The latest attempt to limit free speech occurred at the last school board club meeting, during which Erica and Jeff Roberts attempted to show their support for the three candidates challenging incumbent club members. The Roberts were interrupted not by the club president but by Vice president Karen Yelsey, who was out of order by doing so.
But that’s up for question, too, because the school board club does not have a formal, written protocol for the the function of its meetings. Do they follow Robert’s Rules of order, the standard guide to operating a meeting such as this? Nope.
They like it that way. If there is no formality, no guide to adhere to so that everyone knows the rules and is treated fairly and equally, you can just make rules as you go along. As I wrote a few weeks ago, one speaker was given just over five minutes – no interruption from the president, not even to say “Please wind this down.’
The district has been sending out these agenda briefs prior to meetings. In the section on public comments, it reads, “Public comment is provided so that members of the community can speak to the Board. If a speaker addresses an issue that is not on the agenda, the Board is restricted from responding to the speaker. If a speaker addresses an issue that is on the agenda, the Board may respond when the agenda item is scheduled to be addressed in the agenda. The purpose of the open meeting law, commonly referred to as the Brown Act, guarantees that public organizations will only make decisions or address issues that have been publicly posted. Public comments on non-agenda items do not meet this threshold.”
There is nothing there about limiting comments to school district matters. In fact, I’ve heard many speakers talk about non-district things. Taxpayers own everything in that building and pay the fat salaries of the bureaucrats who stifle, stonewall, and stymie and if Erica and Jeff Roberts want to let them and everyone else know who is getting their support they have every right to do so. And I don’t care if an expanded explanation seems to give them the right to stifle free speech – if club member Martha Fluor can grandstand about a political issue AT THE SAME MEETING, all bets are off.
Either everyone can do it or no one can. Pick one.
And I maintain that if Erica and Jeff Roberts had expressed support for the incumbents instead of the challengers, we wouldn’t be discussing this issue today.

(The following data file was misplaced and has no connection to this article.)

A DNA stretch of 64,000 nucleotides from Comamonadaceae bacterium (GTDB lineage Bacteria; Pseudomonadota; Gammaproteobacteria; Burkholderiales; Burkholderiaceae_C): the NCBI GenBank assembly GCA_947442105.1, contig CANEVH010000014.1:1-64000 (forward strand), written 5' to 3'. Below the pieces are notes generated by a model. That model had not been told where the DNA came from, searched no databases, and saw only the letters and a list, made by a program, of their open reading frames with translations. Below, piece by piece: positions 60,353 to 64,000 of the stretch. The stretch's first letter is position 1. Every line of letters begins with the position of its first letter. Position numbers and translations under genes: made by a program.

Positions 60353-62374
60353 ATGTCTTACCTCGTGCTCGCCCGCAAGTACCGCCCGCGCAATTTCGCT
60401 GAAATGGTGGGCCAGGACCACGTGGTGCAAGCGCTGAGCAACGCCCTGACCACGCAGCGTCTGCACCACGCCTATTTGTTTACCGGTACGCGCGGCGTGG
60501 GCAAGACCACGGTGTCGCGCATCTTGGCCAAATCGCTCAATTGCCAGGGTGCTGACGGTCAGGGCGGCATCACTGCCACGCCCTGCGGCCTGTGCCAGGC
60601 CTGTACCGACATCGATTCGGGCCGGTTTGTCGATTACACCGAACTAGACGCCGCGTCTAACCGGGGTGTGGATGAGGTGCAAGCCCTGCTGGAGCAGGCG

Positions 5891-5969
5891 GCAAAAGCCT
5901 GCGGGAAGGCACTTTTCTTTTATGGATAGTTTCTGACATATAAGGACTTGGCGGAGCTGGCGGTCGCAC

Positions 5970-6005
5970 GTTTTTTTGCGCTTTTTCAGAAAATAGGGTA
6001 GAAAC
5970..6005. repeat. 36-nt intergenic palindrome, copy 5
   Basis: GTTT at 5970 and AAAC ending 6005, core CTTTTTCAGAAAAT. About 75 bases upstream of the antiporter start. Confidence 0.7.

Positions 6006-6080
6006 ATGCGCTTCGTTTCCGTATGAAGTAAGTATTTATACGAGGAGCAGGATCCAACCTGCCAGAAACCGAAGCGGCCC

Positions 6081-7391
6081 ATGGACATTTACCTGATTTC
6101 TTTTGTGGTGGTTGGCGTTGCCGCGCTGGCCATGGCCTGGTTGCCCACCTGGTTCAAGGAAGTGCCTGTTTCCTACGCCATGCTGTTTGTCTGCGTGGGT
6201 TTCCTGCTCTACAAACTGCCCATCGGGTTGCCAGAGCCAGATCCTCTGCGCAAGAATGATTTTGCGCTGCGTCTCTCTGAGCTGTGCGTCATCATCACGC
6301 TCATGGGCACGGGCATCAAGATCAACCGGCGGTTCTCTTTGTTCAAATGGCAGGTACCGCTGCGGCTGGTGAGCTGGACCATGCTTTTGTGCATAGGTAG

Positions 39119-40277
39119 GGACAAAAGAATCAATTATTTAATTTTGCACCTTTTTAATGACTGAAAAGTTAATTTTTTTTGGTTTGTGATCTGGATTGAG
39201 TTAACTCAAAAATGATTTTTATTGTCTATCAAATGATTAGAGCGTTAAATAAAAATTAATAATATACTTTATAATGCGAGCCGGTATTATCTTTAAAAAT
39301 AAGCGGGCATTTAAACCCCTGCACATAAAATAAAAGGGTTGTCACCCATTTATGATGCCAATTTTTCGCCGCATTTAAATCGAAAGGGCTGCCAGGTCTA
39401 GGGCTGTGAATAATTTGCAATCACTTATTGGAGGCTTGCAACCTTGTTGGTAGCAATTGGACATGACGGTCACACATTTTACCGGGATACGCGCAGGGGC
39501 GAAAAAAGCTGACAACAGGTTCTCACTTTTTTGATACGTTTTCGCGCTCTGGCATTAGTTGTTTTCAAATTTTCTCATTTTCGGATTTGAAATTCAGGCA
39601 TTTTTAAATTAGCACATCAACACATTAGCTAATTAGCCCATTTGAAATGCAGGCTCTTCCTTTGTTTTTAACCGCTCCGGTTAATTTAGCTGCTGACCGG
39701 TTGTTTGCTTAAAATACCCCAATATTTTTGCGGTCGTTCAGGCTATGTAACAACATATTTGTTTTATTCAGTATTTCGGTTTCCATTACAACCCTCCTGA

Back to the rowdy kids at the football game.
Here’s what: Back in 2001, a sitting school board club member was arrested after a Sept. 27 traffic accident with a blood-alcohol content of .19%, more than twice the legal limit of .08%.
The club member was charged with one count of driving under the influence and one count of driving with a blood-alcohol content of above .08% and was later found guilty of misdemeanor drunk driving. All but one of the seven school board club members chose to support the club member and rejected the seventh’s call for the club member to resign or to be removed.
Three of the school board club members who supported their convicted drunk driving colleague and believed the club member should not be punished at all are still on the board. They are Dana Black, Martha Fluor, and Judy Franco.
I said at the time that the club’s decision to keep the club member on the board would have consequences for a long time.
That time has come.
The club member was really drunk. Got into a car and got into an accident. Penalty: None. In fact, the club member got a lot of sympathy.
The kids at the football game? They got plastered and made fools of themselves. Penalty: suspension from school. Or, at least, that’s what we’re told. The truth may be something else, what with Jane Garland’s revelation that there is a separate class of students known as “high profile” who either don’t get punished or get the equivalent of a hand slap.
So if the club can give a pass to an adult who got drunk, drove a car and got into an accident, where is the justification for any penalty for these kids who did far less?
Answer: There isn’t any.
Despite what they want you to believe, there is no consistent disciplinary policy in the district – no zero tolerance, no posted list of crimes and punishments, no nothing. And they like it that way. It’s like the aforementioned school board club speaking rules: There aren’t any and they prefer to make them up as they go along to suit the situation.
If I were a parent of one of the football kids, here’s what I’d do:
- Take away the cell phone for 90 days. Severely limit computer time to school-related issues for 90 days.
- Require my son or daughter to put in MAJOR volunteer time on weekends at a place where people have fallen on hard times to serve as a reminder of just how fortunate or blessed they are. Or a place where victims of drunk driving are getting physical rehabilitation.
- Write a sincere apology to classmates and the school administrators and teachers acknowledging his/her actions, using the words “I’m sorry” and stating that if anything like this ever happens again, he/she will willingly accept a transfer to another school.
- Fight the school district on ANY disciplinary action. After all, if a mature adult school board club member can get off easy, why should an immature kid get punished?
But that’s just me.